Co-Parenting and COVID-19: Mediating Child Custody Disputes
With many Massachusetts courts closed to slow the spread of the COVID-19 virus, mediation has become an effective way to enforce or adjust custody arrangements. Parents are finding that mediation can assist them in reaching an agreement even if they are not able to meet face to face to discuss their parenting arrangements.
Many single and separated parents have genuine concerns about their child’s health during the coronavirus. Some of these concerns stem from the child’s transition from one parent’s home to the other. This may include concerns about who has the other parent been exposed to and if they have taken the same level of precaution to remain virus free. Meanwhile, other concerns arise out of the degree to which one parent may be embracing “reopening” – in the form of haircuts, camps, and dining out – while the other parent takes a more conservative approach to distancing.
Disagreements over withholding parenting time due to coronavirus concerns have become common, both in Massachusetts and throughout the rest of the country. To add to the confusion, many parents find themselves facing disproportionate risks. One parent may have an elderly family member in the home who is particularly vulnerable to the virus. Another parent may be returning to work full-time, necessitating the risks involved with childcare and summer camp for children.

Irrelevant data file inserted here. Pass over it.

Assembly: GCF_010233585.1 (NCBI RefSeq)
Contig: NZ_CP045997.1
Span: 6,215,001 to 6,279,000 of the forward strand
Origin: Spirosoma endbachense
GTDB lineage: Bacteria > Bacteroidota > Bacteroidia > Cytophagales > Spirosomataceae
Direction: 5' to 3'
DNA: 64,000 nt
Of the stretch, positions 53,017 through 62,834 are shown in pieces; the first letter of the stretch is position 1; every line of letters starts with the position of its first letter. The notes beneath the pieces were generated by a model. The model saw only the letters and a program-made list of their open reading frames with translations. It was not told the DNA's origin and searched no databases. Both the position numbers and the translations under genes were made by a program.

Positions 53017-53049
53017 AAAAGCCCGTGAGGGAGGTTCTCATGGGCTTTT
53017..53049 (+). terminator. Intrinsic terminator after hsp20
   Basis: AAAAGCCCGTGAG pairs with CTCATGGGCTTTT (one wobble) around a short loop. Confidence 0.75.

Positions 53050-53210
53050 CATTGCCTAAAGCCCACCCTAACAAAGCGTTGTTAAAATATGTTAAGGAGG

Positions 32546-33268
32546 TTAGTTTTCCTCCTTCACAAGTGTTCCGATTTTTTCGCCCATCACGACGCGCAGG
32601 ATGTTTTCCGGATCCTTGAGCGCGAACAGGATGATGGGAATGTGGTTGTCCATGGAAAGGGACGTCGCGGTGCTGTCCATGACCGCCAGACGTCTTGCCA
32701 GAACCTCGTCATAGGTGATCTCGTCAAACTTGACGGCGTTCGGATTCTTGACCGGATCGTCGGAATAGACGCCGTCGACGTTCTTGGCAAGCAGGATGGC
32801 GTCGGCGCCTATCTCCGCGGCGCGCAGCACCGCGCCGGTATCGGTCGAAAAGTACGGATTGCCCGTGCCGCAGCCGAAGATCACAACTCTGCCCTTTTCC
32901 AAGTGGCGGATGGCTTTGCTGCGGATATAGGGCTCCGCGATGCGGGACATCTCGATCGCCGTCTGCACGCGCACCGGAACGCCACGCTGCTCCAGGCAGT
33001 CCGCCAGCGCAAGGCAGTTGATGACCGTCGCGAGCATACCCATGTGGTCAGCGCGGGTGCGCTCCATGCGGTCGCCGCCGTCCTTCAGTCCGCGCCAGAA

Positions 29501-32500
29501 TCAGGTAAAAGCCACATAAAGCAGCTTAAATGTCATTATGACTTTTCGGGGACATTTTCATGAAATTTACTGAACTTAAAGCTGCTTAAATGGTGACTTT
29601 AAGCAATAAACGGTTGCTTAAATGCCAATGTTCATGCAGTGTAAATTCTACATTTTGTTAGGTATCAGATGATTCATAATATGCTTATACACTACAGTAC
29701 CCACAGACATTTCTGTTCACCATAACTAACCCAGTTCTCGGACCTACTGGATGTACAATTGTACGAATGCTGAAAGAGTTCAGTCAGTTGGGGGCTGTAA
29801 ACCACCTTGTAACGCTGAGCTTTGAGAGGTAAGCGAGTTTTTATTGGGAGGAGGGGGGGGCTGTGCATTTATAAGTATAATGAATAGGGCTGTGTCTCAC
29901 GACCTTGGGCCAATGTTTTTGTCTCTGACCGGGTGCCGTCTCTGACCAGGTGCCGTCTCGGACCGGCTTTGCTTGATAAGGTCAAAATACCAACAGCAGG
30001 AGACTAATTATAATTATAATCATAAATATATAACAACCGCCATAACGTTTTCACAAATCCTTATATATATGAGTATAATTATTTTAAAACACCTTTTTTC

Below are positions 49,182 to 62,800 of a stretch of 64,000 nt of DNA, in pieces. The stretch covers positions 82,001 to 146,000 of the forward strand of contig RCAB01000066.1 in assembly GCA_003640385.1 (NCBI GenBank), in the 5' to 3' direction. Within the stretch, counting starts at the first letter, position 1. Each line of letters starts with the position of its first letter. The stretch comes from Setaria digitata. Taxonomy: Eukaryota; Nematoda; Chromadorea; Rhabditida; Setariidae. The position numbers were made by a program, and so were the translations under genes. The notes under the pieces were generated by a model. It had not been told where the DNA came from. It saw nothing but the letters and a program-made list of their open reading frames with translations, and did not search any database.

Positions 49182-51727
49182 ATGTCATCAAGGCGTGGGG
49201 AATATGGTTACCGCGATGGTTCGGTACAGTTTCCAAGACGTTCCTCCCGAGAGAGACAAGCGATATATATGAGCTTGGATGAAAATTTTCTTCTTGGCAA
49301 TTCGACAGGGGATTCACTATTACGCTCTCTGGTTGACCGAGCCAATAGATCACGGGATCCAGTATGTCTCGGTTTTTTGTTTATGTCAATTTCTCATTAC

Due to the Coronavirus, courthouses in Massachusetts are still closed to regular business, and the majority of hearings are being held on matters deemed to be an “emergency.” In many cases, disputes over parenting time do not rise to the level of a true emergency necessary to get before a judge. Unfortunately, this means that the court is effectively closed to parents who are being denied their parenting time by the custodial parent, or who have serious concerns about their child’s well-being while they are with the other parent. Given the massive backlog of cases that has built up since the shutdown began, obtaining relief through the courts is likely to remain slow well into the fall and winter.
Many custody disputes are grounded in legitimate concerns about the child’s well-being shared by both parents. When parents both recognize a risk, filing an emergency motion is not always necessary. Instead, parents can resolve their differences by mutual agreement without the need for an adversarial court hearing and judge’s ruling. Even for parents who disagree, alternatives to litigation exist.
Mediation can help parents quickly resolve their parenting disputes with out-of-court agreements that protect both parents and children and serve as a temporary custody arrangement for the duration of the crisis.
Perhaps best of all, this can all be done through video mediation, using common platforms like Zoom or Skype. This gives parents flexibility – both in time and location – minimizing the in-person contact that can spread the virus while providing the face-to-face communication which is necessary when dealing with the best interests of the children. Mediation is a far better resource for parents to utilize in this uncertain time rather than trying to file an emergency motion which may not be deemed a true emergency and therefore not be heard by the judge causing further stress and discord between parents.
For more information or to schedule a free, no-obligation, private, confidential consultation visit FalmouthMediation.com or call 508-566-4159.